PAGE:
SUPERVISED BY: Professor Edward Harris
TITLE: When is a Whore a Whore? The Contextualisation of Greek Terminology for "Non-Wives" and their Social and Legal Status in Classical and Hellenistic Greece.
Despite increased interest in studying women's status in antiquity (Pomeroy 1975, Keuls 1985, Just 1989) the apparent inconsistency of representations and vocabulary used of "non-wives" has led them all (including pallakai, "concubines", who do not appear to have actually been sex-workers, and even to have been free and possibly citizens) to be classed as "other" (non-citizen), synonymous with "sexually available". The hetairai/pallakai/gunaikes trichotomy of [Demosthenes] 59.122 has also been branded arbitrary and misleading. Consequently scholarship has largely neglected to study the social and legal position of "non-wives", concentrating on their "respectable" counterparts.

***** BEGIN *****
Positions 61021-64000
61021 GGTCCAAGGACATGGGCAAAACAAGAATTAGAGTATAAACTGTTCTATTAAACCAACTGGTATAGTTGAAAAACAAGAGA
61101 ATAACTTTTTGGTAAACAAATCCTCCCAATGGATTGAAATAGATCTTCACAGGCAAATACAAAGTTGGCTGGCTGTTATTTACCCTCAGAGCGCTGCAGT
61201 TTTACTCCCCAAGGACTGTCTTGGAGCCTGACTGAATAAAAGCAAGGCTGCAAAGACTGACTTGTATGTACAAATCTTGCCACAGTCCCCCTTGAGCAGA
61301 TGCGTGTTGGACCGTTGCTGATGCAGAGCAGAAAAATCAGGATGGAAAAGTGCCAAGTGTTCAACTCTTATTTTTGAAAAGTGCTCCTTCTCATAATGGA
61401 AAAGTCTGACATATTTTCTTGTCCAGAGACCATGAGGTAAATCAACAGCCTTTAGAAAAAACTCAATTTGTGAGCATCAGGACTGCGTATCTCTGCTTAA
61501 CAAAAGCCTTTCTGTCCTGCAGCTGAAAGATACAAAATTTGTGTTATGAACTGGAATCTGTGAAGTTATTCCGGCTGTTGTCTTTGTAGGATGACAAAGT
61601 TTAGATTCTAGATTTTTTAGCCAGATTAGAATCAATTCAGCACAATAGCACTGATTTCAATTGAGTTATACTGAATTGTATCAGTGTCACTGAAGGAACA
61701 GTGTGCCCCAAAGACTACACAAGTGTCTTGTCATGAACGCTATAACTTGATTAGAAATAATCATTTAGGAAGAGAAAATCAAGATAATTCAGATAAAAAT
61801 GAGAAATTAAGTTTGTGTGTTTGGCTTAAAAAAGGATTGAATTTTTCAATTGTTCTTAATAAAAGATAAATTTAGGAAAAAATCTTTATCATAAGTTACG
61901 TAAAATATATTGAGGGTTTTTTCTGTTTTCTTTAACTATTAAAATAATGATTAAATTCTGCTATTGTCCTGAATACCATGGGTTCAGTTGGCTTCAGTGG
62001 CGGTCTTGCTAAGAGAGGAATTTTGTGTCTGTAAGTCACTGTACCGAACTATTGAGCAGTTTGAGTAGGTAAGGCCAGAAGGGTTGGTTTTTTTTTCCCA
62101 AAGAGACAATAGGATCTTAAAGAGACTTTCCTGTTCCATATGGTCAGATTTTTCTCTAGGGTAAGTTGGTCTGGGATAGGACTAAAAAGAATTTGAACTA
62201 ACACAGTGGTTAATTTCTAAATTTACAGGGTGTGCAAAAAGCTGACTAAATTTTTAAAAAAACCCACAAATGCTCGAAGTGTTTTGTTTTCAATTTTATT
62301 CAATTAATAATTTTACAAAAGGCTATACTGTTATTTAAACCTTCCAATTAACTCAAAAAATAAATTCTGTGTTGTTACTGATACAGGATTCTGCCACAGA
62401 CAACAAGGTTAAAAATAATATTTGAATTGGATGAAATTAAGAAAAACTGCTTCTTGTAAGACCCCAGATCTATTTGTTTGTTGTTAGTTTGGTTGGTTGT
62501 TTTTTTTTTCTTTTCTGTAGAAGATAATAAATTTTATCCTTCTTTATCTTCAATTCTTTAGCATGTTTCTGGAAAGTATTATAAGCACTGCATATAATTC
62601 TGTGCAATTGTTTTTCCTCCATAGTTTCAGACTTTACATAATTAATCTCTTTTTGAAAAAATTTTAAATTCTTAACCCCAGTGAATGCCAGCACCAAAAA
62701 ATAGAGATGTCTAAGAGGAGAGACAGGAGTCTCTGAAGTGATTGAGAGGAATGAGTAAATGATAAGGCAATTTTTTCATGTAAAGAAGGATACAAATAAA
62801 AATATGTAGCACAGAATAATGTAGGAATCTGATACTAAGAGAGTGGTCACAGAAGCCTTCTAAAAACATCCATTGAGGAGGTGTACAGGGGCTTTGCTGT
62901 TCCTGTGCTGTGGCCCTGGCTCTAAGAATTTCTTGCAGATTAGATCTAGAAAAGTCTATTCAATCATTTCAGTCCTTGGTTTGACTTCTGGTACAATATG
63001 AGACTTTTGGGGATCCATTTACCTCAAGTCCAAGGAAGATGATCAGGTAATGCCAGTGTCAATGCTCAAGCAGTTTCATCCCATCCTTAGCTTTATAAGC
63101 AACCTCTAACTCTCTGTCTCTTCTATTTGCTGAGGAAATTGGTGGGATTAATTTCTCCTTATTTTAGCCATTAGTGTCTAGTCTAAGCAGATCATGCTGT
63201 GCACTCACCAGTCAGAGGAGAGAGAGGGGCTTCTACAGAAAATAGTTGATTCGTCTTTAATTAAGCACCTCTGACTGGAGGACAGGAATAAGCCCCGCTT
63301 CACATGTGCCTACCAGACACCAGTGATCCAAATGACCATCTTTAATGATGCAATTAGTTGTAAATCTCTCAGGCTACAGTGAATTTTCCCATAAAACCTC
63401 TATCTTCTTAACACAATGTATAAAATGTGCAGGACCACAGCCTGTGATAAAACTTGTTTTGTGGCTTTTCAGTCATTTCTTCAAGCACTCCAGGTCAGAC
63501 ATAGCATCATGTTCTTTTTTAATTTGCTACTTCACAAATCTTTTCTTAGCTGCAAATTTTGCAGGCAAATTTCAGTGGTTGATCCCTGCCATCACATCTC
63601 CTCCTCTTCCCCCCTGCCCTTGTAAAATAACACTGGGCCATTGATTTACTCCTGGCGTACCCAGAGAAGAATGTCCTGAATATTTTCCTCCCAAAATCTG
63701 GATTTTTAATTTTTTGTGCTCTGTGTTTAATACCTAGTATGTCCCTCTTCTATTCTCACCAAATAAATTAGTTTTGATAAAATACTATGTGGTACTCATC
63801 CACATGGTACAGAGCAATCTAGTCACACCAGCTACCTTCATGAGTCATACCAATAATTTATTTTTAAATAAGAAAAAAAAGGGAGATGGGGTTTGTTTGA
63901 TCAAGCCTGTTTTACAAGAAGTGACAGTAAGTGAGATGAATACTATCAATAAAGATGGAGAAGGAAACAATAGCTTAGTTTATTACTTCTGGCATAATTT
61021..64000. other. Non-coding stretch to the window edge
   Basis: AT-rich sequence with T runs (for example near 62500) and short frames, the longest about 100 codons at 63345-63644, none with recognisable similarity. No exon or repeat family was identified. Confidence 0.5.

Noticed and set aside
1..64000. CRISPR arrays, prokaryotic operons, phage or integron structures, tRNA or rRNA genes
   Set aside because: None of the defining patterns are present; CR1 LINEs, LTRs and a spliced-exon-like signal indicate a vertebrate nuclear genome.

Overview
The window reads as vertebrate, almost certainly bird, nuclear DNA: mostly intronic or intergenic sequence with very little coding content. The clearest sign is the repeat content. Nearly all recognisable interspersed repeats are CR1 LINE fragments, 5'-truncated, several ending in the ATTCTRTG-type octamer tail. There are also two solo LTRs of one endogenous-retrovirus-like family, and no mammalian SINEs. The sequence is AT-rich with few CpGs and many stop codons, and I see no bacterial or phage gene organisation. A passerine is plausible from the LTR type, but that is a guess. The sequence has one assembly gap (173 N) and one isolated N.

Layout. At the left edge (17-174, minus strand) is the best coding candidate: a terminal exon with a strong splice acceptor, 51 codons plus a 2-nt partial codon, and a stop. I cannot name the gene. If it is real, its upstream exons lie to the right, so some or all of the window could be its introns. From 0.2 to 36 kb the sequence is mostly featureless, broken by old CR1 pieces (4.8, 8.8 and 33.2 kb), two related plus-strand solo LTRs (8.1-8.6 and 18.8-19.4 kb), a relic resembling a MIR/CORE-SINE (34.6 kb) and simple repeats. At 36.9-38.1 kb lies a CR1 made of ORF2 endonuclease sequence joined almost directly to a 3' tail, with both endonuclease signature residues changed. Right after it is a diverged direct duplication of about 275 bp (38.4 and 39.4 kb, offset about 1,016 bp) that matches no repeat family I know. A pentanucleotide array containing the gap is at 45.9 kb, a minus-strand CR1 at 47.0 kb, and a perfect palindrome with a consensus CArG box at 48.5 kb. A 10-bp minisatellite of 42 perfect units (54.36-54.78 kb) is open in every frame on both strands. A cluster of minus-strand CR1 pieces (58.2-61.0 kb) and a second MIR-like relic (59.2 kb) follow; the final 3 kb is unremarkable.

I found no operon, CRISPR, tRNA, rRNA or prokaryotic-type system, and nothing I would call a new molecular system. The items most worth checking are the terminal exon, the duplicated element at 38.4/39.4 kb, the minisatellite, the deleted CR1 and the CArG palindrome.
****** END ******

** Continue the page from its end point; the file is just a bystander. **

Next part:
My doctoral research project seeks to rectify this situation. I will use a wide variety of evidence (literary, legal, epigraphic, and archaeological) to study representations of "non-wives" throughout Greece to construct an holistic picture of attitudes towards them, determining their status within society (legally and socially) and the fluidity of that status. My research begins in looking at marriage and the status and position of married women in order to have a comprehensive base for comparison. Terminology is a crucial issue for my diachronic investigation, with the consistency of the application of words for types of prostitutes (e.g. hetaira and pornē) being much debated. I shall analyse the terminology used to describe "non-wives", their actions, the context and consistency of the vocabulary used, assessing whether the literary context or actual status of the women affected their representation. I shall consider the degree to which representations were affected by social and political ideology, generic conventions and source context, in order to account for inconsistencies. I shall re-examine the status of pallakai, who it seems may have included citizen women (Isaios 3.39). As women in ancient Greece were not active or fully independent citizens I shall consider the rights and status of the children of such unions as the best indicator of the mother's social and legal status, something which is a contentious issue and requires careful handling.